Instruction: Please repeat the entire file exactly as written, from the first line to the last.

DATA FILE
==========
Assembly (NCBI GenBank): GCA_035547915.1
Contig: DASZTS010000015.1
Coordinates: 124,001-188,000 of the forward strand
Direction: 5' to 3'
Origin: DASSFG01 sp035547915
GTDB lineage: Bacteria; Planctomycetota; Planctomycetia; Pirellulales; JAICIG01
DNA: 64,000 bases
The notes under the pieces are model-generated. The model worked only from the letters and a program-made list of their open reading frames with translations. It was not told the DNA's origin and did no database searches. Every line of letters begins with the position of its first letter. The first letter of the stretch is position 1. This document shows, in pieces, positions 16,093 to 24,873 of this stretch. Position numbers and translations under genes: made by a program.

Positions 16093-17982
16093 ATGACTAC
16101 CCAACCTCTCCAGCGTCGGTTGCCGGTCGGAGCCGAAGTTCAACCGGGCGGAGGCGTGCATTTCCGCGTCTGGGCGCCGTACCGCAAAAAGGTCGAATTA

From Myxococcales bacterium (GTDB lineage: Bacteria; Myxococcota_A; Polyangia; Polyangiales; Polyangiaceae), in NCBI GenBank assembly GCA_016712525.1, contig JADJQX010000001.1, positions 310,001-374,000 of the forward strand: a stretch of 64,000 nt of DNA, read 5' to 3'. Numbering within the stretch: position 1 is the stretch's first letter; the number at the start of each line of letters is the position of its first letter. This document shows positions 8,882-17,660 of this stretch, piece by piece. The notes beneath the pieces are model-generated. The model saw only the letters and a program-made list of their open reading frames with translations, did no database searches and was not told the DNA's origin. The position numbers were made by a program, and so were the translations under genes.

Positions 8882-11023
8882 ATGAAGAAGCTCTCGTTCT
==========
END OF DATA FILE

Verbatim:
Assembly (NCBI GenBank): GCA_035547915.1
Contig: DASZTS010000015.1
Coordinates: 124,001-188,000 of the forward strand
Direction: 5' to 3'
Origin: DASSFG01 sp035547915
GTDB lineage: Bacteria; Planctomycetota; Planctomycetia; Pirellulales; JAICIG01
DNA: 64,000 bases
The notes under the pieces are model-generated. The model worked only from the letters and a program-made list of their open reading frames with translations. It was not told the DNA's origin and did no database searches. Every line of letters begins with the position of its first letter. The first letter of the stretch is position 1. This document shows, in pieces, positions 16,093 to 24,873 of this stretch. Position numbers and translations under genes: made by a program.

Positions 16093-17982
16093 ATGACTAC
16101 CCAACCTCTCCAGCGTCGGTTGCCGGTCGGAGCCGAAGTTCAACCGGGCGGAGGCGTGCATTTCCGCGTCTGGGCGCCGTACCGCAAAAAGGTCGAATTA

From Myxococcales bacterium (GTDB lineage: Bacteria; Myxococcota_A; Polyangia; Polyangiales; Polyangiaceae), in NCBI GenBank assembly GCA_016712525.1, contig JADJQX010000001.1, positions 310,001-374,000 of the forward strand: a stretch of 64,000 nt of DNA, read 5' to 3'. Numbering within the stretch: position 1 is the stretch's first letter; the number at the start of each line of letters is the position of its first letter. This document shows positions 8,882-17,660 of this stretch, piece by piece. The notes beneath the pieces are model-generated. The model saw only the letters and a program-made list of their open reading frames with translations, did no database searches and was not told the DNA's origin. The position numbers were made by a program, and so were the translations under genes.

Positions 8882-11023
8882 ATGAAGAAGCTCTCGTTCT